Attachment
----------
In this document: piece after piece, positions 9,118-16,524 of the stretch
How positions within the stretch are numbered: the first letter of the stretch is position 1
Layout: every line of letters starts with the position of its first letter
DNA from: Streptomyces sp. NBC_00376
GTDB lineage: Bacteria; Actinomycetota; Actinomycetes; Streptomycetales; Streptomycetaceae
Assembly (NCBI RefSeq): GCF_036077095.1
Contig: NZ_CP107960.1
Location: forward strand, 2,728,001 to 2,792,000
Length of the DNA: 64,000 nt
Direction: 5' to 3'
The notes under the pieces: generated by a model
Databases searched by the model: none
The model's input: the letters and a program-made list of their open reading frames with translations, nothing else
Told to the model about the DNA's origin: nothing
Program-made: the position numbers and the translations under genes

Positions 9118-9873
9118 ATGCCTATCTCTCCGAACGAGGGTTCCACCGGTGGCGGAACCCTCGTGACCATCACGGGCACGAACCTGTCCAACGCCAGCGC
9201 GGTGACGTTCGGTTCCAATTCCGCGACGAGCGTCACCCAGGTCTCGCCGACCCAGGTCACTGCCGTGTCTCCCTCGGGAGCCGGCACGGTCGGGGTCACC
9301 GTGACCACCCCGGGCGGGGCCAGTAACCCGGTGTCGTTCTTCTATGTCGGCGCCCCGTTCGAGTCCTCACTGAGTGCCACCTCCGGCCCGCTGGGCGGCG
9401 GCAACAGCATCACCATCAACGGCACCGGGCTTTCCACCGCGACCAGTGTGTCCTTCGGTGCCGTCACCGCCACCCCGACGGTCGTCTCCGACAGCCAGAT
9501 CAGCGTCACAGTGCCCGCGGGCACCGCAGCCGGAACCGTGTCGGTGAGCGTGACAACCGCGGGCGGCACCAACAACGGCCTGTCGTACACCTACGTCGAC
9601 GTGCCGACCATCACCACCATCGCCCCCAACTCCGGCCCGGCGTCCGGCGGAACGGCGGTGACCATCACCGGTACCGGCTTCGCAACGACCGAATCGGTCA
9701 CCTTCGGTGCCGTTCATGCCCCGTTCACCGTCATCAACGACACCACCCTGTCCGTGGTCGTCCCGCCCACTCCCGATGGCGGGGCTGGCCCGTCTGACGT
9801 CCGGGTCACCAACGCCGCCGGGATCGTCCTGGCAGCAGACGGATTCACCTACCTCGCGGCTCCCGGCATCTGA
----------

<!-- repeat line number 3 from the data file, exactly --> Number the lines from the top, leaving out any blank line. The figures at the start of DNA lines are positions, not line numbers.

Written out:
Layout: every line of letters starts with the position of its first letter